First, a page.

April 23, 2007
Ethiopia sets example in health education for other African nations
by meryl bailey
How can African countries build a sustainable health care work force to combat the serious health problems confronting their populations? This is the question that participants asked themselves during the three-day Ethiopia Public Health Training Initiative Replication Conference held in February. Ministers of health, education, science and technology from 10 African governments convened in Addis Ababa, Ethiopia, to discuss the importance of health education training in building strong, sustainable health systems and to learn how Ethiopia, through its partnership with The Carter Center, has built a unique system designed to train qualified health workers to meet the needs of the country.
Health challenges in Africa are staggering. One of the greatest obstacles to addressing these challenges is the shortage of health care workers currently serving the continent. Without access to health care provided by qualified professionals, people succumb daily to preventable maladies such as diarrhea, malnutrition, malaria and tuberculosis.
Compounding the problem, many health programs around the world are designed for broader regions and then instituted in different countries with little regard for their unique cultural diversity. One of the main priorities of the Ethiopia Public Health Training Initiative is to develop learning materials based on Ethiopian experience to ensure that pre-service training will be directly relevant to the country’s health practices and priorities. The program’s aim is to train a skilled national health care work force to serve the largest and most populous country in the Horn of Africa.
The Ethiopia Public Health Training Initiative Replication Conference represented a culmination of 10 years of close collaboration between Ethiopia’s ministry of health, ministry of education and seven Ethiopian universities. Ethiopia’s government officials and faculty, together with the support of The Carter Center and other partners, developed workshops and curricula to specifically address the country’s life-threatening illnesses. The result of the initiative’s efforts is a public health education system prepared by Ethiopians for Ethiopia and a belief that strong community coalitions are a sustainable solution to relieving the burden of preventable illness in the country. Now the country finds itself in a position to demonstrate its approach to other African nations.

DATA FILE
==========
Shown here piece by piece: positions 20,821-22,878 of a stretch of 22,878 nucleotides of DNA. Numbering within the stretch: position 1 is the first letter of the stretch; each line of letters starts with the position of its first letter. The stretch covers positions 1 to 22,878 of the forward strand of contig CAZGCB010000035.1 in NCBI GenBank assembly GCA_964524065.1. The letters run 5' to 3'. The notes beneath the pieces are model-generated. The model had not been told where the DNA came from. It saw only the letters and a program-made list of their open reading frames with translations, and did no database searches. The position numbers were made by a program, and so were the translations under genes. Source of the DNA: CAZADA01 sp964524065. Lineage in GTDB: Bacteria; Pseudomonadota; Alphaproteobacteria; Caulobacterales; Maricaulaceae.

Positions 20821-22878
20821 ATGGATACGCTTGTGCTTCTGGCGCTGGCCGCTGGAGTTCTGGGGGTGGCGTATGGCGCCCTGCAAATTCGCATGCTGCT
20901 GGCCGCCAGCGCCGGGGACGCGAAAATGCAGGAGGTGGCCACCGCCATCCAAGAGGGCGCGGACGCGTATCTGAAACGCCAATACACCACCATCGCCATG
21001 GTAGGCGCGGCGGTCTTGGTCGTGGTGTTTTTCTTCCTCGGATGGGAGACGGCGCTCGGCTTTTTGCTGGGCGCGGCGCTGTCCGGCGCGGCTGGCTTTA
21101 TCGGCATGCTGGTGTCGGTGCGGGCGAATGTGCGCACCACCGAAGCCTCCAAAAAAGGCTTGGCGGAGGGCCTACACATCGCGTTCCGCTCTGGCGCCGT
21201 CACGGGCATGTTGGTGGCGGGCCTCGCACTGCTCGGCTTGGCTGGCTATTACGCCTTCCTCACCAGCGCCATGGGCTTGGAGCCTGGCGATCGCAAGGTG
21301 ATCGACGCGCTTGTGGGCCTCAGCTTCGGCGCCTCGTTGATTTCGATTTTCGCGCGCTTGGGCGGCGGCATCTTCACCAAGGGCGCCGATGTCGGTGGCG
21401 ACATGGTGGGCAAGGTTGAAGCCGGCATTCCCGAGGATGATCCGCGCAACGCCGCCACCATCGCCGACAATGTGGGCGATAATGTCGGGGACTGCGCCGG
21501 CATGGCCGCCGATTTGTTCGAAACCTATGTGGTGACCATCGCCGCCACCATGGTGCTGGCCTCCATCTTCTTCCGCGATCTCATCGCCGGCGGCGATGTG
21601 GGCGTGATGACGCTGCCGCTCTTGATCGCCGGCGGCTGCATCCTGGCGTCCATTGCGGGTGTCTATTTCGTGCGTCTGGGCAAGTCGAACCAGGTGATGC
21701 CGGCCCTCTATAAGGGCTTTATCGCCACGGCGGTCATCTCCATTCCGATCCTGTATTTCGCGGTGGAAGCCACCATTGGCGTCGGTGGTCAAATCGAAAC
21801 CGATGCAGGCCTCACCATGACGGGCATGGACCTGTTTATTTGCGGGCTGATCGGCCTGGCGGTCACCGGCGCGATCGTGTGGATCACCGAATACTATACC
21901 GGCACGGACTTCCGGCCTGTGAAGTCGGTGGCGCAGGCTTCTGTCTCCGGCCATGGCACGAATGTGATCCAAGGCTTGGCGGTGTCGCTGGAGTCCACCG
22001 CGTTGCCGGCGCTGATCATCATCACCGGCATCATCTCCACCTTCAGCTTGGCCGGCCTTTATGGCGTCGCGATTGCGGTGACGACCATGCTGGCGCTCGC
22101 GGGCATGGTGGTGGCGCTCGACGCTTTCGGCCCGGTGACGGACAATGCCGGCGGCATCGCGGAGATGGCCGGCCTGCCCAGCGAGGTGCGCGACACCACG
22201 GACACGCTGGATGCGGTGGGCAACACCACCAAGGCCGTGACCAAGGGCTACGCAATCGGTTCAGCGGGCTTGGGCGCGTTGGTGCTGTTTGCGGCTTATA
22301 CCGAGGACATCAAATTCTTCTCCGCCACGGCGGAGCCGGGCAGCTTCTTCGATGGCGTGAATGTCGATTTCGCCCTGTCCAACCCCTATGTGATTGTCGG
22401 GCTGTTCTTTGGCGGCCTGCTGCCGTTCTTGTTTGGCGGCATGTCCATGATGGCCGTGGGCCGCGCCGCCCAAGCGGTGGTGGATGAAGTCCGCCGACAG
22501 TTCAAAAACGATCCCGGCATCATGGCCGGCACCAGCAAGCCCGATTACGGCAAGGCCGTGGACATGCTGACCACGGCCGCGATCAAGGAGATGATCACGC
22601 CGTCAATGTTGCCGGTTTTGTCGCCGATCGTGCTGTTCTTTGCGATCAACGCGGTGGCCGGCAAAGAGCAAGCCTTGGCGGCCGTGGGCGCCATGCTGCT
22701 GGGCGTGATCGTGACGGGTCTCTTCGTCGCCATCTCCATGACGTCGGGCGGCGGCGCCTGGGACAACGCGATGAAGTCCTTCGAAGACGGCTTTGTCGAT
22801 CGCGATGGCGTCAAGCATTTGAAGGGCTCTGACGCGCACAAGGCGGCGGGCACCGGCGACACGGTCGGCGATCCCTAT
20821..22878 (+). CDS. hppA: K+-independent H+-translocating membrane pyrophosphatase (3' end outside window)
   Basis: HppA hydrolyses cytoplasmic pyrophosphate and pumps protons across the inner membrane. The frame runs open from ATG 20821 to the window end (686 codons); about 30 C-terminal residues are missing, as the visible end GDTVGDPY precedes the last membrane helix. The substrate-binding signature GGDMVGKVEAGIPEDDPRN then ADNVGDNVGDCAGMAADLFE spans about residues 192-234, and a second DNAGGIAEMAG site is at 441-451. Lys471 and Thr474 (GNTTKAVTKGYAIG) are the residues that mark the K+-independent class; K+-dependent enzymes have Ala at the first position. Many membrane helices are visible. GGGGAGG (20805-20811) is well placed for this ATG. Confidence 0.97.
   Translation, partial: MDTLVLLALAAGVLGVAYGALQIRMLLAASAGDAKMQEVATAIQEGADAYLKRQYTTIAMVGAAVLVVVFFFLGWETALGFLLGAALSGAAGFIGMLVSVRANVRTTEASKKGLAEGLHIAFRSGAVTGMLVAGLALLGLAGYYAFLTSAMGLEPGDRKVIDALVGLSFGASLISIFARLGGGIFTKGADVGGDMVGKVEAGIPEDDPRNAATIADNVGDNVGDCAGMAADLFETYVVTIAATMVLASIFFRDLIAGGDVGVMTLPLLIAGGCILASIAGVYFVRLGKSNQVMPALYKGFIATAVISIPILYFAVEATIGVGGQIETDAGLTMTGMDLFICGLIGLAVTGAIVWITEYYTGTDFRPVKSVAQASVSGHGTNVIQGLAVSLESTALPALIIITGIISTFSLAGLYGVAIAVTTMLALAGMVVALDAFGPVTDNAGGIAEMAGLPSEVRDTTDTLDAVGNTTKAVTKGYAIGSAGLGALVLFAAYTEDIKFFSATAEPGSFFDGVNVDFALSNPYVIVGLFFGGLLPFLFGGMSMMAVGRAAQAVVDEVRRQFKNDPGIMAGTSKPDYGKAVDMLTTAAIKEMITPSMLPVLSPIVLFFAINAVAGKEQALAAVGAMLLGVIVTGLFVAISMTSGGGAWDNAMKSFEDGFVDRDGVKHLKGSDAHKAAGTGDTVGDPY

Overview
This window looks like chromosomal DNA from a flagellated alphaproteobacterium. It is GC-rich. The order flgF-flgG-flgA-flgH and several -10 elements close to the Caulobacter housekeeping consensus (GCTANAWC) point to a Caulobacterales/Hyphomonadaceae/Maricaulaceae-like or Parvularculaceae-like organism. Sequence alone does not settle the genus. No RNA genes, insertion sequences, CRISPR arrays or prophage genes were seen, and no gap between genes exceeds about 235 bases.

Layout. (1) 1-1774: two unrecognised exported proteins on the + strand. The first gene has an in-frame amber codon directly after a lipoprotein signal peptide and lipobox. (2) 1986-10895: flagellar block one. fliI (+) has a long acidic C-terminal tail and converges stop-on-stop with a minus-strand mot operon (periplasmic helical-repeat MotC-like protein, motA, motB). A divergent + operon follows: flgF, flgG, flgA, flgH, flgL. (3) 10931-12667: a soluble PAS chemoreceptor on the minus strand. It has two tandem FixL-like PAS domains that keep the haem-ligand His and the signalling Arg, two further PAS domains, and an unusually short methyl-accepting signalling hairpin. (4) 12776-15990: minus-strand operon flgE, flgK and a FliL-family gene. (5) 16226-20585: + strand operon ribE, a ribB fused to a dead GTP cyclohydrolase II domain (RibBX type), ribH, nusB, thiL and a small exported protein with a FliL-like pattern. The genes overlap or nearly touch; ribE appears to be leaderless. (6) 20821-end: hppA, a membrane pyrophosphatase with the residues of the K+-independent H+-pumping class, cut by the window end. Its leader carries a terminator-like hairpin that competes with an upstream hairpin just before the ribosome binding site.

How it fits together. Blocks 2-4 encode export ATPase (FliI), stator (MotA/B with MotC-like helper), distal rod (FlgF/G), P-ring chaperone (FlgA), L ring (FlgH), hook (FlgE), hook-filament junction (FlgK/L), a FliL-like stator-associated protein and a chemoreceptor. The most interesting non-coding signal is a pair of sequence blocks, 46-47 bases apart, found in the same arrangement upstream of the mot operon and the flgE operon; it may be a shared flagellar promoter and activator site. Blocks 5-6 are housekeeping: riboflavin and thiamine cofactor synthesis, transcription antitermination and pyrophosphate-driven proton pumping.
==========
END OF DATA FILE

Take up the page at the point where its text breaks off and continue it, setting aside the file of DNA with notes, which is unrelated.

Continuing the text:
“This conference is a turning point for the program. The opportunity to meet with high-level officials and illustrate to them the countless results of the initiative has the potential to change the face of health care training in Africa,” said Joyce Murray, director of The Carter Center’s Ethiopia Public Health Training Initiative and professor at Emory University’s Nell Hodgson Woodruff School of Nursing. “Even if these countries do not immediately replicate the program, the conference is a success, as we’ve planted the seeds of the initiative’s philosophy and introduced a lot of possibilities for the future of these countries.”
During the conference, representatives from the governments of Benin, Ethiopia, Ghana, Kenya, Mali, Nigeria, Southern Sudan, Sudan, Tanzania and Uganda learned about the initiative’s activities through a series of presentations and discussions. To see the program’s accomplishments firsthand, 60 attendees traveled by bus to Debre Zeit, southeast of Addis Ababa, to visit Defense College’s facilities and tour two nearby health centers.
“It is unusual to have such a meeting with inter-country ministers. We often meet one on one, but the group setting here is really conducive to African collaboration,” said Tabita Shokai, minister of health of the government of Sudan.
During the conference’s final discussion, several ministers expressed a desire to return to their home governments and relay Ethiopia’s unique health education model, with the hopes of adapting its elements to their own countries’ situations.